Also really small moments – I would crawl into bed between my parents, we would watch TV together. It’s such a family thing, especially in the ‘60s and ‘70s, to watch TV together. That’s where your taste is shaped – by what your parents are watching and laughing at. So to be able to share Carol Burnett with my parents, or silly animal shows while my dad did the voices – there was a family intimacy in those moments that was so wonderful.
There were also a lot of low points. Which ones stuck out for you?
I think the most difficult times were when my parents’ alcoholism and drug addiction was so out of control, and I was old enough to kind of know what was going on. And having to live a dual life, between the insanity at home – very terrifying times -- and showing up at school to be the straight-A student and the good girl, the everything-is-fine dialogue with the world. That was hands down the most difficult and probably traumatic times of my life.
And then of course my mother dying was a very difficult time for me as well.
Your father became a kind of counterculture god in the ‘70s – do you think he enjoyed being famous? Did fame change him?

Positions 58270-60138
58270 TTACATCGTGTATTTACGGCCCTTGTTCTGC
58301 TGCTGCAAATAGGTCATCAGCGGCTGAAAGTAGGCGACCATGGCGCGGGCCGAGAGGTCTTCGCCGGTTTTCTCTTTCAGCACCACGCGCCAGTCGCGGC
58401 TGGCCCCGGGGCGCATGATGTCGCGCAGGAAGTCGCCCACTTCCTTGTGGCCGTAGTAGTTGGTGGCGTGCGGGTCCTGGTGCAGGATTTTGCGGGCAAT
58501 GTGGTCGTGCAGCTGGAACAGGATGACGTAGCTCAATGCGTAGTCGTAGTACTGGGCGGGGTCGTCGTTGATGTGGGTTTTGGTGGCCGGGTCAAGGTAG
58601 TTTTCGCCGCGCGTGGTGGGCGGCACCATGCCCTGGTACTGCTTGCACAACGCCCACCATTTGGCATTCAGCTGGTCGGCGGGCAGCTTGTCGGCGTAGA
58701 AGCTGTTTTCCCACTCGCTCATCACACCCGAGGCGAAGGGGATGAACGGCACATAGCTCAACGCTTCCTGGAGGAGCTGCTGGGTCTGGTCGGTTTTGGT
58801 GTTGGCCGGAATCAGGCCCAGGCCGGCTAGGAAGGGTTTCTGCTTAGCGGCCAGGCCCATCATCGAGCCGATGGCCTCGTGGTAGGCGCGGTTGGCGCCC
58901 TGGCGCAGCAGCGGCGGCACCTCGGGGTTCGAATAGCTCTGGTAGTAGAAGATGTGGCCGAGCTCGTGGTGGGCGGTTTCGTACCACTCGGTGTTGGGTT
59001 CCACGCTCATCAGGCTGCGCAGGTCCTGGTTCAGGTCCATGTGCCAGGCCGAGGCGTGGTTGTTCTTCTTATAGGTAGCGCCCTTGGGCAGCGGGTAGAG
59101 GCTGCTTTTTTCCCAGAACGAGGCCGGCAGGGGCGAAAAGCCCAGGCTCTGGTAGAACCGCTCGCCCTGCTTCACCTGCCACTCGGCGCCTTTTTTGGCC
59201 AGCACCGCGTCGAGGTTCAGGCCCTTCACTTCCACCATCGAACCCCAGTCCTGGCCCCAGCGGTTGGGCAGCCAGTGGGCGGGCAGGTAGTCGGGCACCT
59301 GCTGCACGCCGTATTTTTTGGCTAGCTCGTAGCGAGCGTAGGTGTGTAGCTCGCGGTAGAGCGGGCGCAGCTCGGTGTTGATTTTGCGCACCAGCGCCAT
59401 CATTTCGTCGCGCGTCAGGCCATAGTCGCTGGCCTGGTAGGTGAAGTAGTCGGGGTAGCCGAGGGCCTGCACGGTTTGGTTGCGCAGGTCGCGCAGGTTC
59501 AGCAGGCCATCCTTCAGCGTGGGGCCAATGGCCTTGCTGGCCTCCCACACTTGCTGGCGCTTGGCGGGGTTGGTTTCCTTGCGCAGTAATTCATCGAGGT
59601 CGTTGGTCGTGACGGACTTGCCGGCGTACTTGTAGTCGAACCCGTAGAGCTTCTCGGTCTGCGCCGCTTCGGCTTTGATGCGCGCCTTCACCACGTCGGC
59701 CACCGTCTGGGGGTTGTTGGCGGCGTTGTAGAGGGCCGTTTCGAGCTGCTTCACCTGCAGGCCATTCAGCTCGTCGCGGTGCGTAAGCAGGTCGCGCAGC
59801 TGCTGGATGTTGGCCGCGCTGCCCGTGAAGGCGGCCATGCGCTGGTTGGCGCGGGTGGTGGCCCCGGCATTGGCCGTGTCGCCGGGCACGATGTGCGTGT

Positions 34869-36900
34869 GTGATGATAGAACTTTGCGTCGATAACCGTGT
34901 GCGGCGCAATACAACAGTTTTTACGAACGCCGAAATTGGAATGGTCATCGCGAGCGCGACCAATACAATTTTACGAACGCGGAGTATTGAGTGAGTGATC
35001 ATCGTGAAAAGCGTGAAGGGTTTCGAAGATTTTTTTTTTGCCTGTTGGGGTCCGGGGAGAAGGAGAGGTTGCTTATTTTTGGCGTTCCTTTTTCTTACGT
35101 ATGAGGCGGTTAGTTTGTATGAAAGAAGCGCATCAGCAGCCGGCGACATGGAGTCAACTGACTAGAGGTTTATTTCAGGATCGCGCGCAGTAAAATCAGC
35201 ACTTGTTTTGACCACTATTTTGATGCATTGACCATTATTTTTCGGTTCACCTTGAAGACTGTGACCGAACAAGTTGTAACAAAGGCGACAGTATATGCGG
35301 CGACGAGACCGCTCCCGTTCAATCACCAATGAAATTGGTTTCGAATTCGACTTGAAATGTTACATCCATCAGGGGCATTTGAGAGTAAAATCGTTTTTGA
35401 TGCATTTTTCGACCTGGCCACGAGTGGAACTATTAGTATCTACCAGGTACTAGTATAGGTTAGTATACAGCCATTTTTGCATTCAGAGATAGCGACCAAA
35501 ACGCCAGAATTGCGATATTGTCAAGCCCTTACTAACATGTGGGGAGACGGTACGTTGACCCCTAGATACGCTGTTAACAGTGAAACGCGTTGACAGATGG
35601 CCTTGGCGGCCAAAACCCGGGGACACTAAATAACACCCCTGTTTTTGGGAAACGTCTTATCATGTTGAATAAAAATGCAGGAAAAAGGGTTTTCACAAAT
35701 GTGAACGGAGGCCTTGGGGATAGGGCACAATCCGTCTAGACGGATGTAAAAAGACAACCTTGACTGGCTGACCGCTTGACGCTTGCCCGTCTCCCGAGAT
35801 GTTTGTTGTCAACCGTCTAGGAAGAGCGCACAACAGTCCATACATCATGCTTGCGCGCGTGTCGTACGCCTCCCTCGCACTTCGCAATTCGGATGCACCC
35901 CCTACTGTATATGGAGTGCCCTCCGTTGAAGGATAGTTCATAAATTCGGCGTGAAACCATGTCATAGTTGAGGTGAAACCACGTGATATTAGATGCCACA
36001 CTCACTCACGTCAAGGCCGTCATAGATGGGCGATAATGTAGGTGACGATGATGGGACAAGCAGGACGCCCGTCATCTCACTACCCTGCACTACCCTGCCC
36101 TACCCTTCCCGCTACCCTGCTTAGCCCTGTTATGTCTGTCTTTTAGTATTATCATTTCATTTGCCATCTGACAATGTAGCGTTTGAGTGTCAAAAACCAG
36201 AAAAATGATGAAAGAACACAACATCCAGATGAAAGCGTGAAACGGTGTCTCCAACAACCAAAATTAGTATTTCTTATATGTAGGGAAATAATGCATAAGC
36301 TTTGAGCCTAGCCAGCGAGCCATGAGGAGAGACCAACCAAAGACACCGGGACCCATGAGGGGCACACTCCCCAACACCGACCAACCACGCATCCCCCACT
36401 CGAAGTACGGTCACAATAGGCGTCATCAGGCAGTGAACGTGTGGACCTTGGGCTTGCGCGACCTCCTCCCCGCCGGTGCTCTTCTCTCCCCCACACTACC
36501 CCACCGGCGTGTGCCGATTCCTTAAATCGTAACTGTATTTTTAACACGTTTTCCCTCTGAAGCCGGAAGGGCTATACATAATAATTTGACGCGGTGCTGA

You know, he wanted to be famous early on – he had a Danny Kaye dream. I think he really did want it.
Did it change him? I don’t think it did. He was a man who always fought for the underdog, he loved the people he grew up with in his neighborhood and stayed connected with them throughout his life. He was a man who connected with everyone from a young fan to a homeless guy to maybe some famous person he was meeting – there was a humanity about my dad. Did [fame] give him the privilege to do his work in the world…Absolutely, but it didn’t change the core of who he was. He was always very grounded. His brother used to say that even when he was a child he was always the hippest guy in the room.
You’ve studied psychology and worked as a counselor – I wonder if that’s given you some clarity and some of this stuff that would have been very confusing to you as a kid or young adult.